reign, but that the people found it impossible to succeed therein,
although they had let the trees remain unbarked two years, as
done in the northern parts of Europe; that they used to make
their tar from fallen trees only, and that unless the Government
here would think fit to continue the bounty on tar made after
that manner, that branch of trade from the Plantations would
entirely cease, and thereby so much heighten the price of Swedish
tar, that there is reason to apprehend it will shortly be a great
detriment to the navigation of this kingdom, because the people
in the plantations are not able to work so cheap as the Swedes,
and the freight from thence is double.
That the plantation tar is as good as that made in Sweden, both
for shipping and cordage, to prove which he presented to the
Board two certificates from the owners of several ships trading
to and from the East Indies, and from several shipwrights and rope
makers in the City of London, of their having for many years
made use of plantation tar and that they found it as good for use
and service as any Swedish tar whatever.
Colonel Johnson then acquainted the Board that during the
time he was Governor of South Carolina, he had made as much
tar as any man in the country, but that he had found it impracticable to make it according to the directions of the late Act of
Parliament. That it was impossible to know, while the pine trees
were standing, either by their bark, leaves or colour, which were fit
to make tar, and which not. To prove which he produced an
affidavit from one Mr. Edward Hext, and referred himself for
further particulars to Mr. Gale, a gentlemen lately arrived from
North Carolina, who acquainted their Lordships, that he had
long been conversant in the tar trade, and had found the several
particulars alledged by Colonel Johnson to be true. He further
added, that the method prescribed by the Act of Parliament
would in time destroy all the woods in America, because not being
able to distinguish which trees are proper for tar, and being
obliged by Act of Parliament to bark their trees, and let them stand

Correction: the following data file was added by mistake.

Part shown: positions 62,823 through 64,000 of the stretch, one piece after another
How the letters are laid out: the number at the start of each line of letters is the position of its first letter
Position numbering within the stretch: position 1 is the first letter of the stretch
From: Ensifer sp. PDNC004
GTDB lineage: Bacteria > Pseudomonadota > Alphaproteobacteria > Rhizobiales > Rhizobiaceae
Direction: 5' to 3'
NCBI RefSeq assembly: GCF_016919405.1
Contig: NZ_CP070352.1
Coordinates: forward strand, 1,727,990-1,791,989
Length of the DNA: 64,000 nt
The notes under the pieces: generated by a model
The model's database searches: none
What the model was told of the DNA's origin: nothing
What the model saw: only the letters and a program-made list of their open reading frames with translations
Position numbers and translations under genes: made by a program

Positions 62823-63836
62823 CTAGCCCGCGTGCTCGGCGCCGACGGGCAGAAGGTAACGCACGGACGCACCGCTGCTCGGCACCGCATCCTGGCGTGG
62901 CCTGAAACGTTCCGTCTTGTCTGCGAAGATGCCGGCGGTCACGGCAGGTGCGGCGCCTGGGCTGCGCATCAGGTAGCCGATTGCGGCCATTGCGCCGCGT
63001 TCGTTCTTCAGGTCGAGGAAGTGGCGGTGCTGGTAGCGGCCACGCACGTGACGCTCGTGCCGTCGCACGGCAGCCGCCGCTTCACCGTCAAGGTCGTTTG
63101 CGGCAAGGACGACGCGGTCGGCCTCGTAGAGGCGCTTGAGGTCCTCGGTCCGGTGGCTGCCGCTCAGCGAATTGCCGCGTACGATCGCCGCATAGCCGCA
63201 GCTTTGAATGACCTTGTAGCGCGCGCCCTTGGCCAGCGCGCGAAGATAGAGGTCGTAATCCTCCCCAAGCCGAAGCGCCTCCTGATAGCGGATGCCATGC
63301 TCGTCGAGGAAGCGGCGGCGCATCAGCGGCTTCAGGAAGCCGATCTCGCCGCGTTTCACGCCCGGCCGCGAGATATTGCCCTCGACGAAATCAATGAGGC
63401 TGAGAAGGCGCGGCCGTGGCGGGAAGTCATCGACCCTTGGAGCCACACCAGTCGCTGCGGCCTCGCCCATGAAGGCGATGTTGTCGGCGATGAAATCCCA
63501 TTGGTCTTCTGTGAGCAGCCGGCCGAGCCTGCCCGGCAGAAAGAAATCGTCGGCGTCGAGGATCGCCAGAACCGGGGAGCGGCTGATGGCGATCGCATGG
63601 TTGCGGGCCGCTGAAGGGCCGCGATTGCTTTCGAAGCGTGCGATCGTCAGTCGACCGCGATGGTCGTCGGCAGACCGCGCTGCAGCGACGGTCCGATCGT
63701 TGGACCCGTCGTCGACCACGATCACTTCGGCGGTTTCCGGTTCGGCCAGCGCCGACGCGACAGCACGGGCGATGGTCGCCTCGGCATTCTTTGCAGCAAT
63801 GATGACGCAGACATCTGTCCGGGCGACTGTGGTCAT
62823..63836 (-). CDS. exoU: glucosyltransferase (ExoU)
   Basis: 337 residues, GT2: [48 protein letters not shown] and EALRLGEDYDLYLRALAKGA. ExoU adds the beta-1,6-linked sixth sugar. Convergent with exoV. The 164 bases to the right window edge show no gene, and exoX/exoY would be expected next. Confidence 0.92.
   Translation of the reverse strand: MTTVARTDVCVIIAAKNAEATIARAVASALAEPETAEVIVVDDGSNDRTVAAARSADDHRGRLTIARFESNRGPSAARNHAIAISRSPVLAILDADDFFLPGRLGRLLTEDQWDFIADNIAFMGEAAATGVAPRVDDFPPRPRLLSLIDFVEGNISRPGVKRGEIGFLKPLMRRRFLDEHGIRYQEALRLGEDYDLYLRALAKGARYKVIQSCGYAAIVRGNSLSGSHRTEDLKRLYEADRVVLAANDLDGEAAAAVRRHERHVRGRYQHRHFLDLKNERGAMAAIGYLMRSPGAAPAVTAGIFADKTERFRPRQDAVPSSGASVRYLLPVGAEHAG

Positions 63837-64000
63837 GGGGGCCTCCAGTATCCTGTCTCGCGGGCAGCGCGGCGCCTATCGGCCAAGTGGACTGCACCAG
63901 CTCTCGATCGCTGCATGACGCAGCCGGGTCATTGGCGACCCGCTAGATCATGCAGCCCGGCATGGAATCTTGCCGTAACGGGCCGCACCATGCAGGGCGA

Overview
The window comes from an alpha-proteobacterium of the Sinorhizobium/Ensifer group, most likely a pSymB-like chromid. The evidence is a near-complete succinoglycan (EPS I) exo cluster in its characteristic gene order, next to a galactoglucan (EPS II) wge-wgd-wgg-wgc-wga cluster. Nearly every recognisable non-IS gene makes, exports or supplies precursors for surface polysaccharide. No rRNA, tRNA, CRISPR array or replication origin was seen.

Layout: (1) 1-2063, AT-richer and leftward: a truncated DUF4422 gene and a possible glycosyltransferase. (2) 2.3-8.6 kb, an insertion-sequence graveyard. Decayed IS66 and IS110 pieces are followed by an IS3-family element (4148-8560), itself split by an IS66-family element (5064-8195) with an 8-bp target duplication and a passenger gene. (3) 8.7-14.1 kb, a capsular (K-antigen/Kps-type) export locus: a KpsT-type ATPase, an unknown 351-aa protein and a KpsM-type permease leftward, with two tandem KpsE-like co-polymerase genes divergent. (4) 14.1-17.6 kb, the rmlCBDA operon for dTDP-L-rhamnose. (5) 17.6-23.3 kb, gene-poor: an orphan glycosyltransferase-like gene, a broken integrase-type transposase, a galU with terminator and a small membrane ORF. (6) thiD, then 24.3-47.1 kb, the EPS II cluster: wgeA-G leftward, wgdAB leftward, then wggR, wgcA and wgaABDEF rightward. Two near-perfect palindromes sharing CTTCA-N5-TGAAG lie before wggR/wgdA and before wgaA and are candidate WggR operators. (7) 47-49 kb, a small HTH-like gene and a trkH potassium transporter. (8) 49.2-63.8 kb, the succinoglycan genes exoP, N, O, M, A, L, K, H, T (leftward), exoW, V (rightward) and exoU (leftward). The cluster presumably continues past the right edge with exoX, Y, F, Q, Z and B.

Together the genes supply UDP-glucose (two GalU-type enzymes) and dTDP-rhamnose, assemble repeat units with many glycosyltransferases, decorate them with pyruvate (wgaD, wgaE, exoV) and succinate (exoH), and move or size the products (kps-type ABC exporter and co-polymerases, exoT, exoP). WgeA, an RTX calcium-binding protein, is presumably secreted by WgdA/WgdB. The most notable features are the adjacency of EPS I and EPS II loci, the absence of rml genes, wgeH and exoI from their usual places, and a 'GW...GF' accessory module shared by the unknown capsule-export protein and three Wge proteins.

so for the space of one year at least, it frequently happened, when
they cut down the trees so prepared, that they did not find above
one in ten fit to make tar, and particularly instanced a gentleman
he knew while in North Carolina, who had barked ten thousand
trees, and after he had let them stand the time prescribed, he
cut them down, and did not find quite one thousand fit for making
tar. He further observed to their Lordships another inconvenience arising from their making tar in this manner, which
was that it spoiled the ground, the nature of the soil being such
that, after a pine ground is cleared according to the foresaid
directions, nothing will thrive there afterwards but a sort of shrub
oak fit for no use, pines never growing thereon again, nor any
pasture for cattle.
Colonel Johnson then observed to their Lordships that there
was annually made in South Carolina about 30,000 barrels of tar
and about 100 sail of shipping imployed in that trade, but that
the people had now left off making any, by reason of the expiration
of the bounty, and of the impossibility of making it according
to the directions of the late Act of Parliament; and that unless
a bounty be continued upon tar made from fallen trees, as it
used to be before the Act was passed, the importation of tar from
America will entirely cease, and he submitted to their Lordships
of what consequence that would be to navigation, the price of
tar being already risen from ten shillings to fourteen shillings and
sixpence the barrel.
These gentlemen being withdrawn, their Lordships resolved
to take this matter into further consideration at another